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Opinion analysis: Justices reject plea to hold state AG actions in federal court

The Fifth Circuit got its third consecutive unanimous reversal on Tuesday, when the Court decided its first class action case of the year, Mississippi v. AU Optronics Corp. This one went the way of the plaintiffs, largely because the Justices agreed that the case shouldn’t be treated like a class action at all.

The case involves the Class Action Fairness Act of 2001 (the “CAFA”), which allows defendants to remove to federal court large class actions filed in state court. The question is whether that statute applies to this case:  an action brought by the state of Mississippi (which obviously is not a class) based on the injuries that a large number of Mississippi residents suffered from price-fixing in the liquid-crystal display (“LCD”) industry. The Fifth Circuit allowed the defendants to remove the state’s action to federal court on the premise that the case was a “mass action” covered by the CAFA.

Writing for a unanimous Court, Justice Sotomayor rejected the Fifth Circuit’s decision out of hand.  The defendants had emphasized the strong congressional intent to limit the costs of mammoth litigation, hoping to play to the sympathy of the Justices that have been hamstringing class actions for the last several years in decisions like Wal-Mart, Comcast, and Genesis. But in this particular case that strategy was not strong enough to overcome what the Justices apparently viewed as unambiguously clear language in favor of the states.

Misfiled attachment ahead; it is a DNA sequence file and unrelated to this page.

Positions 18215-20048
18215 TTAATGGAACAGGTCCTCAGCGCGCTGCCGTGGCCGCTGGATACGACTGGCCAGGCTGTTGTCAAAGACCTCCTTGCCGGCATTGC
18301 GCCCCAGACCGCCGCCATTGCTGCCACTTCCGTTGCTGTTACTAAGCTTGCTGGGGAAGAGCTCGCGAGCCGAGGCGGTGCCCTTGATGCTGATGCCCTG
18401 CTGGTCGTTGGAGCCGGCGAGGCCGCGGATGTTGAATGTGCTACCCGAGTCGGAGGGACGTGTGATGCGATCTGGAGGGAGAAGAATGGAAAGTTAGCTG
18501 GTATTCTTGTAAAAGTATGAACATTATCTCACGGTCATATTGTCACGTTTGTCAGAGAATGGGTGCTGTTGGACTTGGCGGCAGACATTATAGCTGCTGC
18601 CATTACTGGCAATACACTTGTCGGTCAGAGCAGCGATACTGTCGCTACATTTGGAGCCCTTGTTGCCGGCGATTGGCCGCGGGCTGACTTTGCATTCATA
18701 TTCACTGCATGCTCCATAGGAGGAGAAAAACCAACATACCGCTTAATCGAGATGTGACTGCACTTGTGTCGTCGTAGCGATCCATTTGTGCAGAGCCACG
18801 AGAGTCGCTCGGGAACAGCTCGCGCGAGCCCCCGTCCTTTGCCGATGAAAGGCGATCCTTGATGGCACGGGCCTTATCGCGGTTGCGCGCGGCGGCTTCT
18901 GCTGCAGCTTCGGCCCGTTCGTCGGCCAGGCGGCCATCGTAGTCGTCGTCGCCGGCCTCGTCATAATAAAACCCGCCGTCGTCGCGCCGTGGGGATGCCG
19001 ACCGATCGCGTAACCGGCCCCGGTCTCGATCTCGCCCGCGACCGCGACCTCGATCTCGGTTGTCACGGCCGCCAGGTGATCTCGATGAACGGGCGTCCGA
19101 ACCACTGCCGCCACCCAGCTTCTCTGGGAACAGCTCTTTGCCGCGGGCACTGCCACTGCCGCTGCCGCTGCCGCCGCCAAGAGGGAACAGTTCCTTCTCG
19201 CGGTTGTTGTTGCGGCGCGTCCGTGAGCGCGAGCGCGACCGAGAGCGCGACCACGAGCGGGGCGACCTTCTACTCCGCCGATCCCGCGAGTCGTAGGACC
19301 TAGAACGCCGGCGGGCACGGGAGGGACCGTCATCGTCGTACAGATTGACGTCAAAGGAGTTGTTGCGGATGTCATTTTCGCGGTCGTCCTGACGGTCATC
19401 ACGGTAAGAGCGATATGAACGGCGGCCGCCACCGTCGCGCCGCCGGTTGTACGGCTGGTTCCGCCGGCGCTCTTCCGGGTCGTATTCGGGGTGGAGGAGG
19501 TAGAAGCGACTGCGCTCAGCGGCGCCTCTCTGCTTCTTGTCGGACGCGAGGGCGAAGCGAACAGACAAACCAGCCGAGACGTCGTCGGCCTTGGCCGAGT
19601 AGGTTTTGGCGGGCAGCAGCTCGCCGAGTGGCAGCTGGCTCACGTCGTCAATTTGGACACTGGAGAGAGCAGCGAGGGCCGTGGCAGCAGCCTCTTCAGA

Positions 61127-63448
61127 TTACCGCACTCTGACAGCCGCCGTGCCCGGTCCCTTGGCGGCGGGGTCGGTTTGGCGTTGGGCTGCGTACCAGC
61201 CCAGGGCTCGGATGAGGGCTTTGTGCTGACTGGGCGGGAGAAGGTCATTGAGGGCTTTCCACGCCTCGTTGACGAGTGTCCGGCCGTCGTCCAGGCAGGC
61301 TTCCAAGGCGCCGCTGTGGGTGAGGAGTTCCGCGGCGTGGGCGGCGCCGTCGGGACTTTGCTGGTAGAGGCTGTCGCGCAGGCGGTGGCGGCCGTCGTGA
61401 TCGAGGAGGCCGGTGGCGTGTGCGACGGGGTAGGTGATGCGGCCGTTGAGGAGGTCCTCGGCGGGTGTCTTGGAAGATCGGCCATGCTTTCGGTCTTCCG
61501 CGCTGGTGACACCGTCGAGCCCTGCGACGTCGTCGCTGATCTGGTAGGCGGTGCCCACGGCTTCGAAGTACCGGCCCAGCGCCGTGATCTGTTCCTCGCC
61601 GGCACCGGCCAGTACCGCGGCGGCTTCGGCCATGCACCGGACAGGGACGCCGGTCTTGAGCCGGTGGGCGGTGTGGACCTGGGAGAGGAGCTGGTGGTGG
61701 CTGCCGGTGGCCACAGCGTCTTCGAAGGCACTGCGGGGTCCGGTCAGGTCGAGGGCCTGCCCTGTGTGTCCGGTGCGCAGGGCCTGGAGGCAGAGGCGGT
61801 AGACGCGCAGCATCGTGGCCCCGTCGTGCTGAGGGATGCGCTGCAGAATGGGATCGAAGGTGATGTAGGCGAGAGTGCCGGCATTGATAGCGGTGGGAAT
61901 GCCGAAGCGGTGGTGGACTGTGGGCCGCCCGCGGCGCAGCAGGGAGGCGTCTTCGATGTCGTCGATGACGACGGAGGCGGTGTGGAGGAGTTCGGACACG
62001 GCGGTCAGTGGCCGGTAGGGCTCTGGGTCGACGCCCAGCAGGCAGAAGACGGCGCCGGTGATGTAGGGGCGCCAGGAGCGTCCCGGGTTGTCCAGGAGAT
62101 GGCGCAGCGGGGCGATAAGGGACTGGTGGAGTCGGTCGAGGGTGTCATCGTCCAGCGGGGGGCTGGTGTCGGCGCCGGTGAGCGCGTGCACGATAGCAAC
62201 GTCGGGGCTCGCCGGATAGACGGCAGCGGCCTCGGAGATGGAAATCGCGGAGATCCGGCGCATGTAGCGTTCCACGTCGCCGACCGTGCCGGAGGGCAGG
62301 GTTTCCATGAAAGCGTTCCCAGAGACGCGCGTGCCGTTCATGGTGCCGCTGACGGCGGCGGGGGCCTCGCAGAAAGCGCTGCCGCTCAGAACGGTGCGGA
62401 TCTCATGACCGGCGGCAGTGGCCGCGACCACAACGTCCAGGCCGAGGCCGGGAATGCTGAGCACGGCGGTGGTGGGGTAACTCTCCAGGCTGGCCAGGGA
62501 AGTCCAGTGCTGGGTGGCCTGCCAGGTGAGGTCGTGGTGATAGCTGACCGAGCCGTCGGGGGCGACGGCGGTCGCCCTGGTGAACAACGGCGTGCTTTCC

The basic problem, as Justice Sotomayor explained, is that the statute defines a mass action as one with one hundred or more “plaintiffs,” and this case has only one plaintiff (the Mississippi Attorney General). Although the defendants had suggested that “plaintiff” easily could be read to refer to the underlying claimants on whose behalf relief was sought, Justice Sotomayor thought that reading “would stretch the meaning of ‘plaintiff’ beyond recognition.” She emphasized the idea that the presumption that a word has the same meaning throughout a statute “is at its most vigorous when a term is repeated within a given sentence.”

Nor was she content to rest with several detailed examples of the statute’s ill-fitting uses of “plaintiff.”  She also emphasized practical absurdities, like the idea that the statute would require a district court to remand to state court the claims of all individuals who suffered less than $75,000 in losses.  That would presumably include the great majority of individual residents, but how would the district court practicably make that determination in a case in which the plaintiffs were not seeking class certification?

As published, the unanimous opinion does not suggest that the arguments of the defendants in support of the Fifth Circuit made any impact on the Justices at all. It well might be, though, that some of the Justices most likely to be concerned about the costs of class actions were the same Justices who would be most inclined to worry about the insult to the state of forcing its action into the federal court.  For whatever reason, though, the opinion suggests that all the Justices viewed this as an easy reversal.

PLAIN LANGUAGE SUMMARY: Defendants who manufacture LCD screens cannot force Mississippi to litigate in federal court when it sues to recover for the harms that Mississippi and its residents suffered.  Mississippi is free to pursue that case in state court, and the federal Class Action Fairness Act has nothing to do with it.

Recommended Citation: Ronald Mann, Opinion analysis: Justices reject plea to hold state AG actions in federal court, SCOTUSblog (Jan. 16, 2014, 11:22 AM),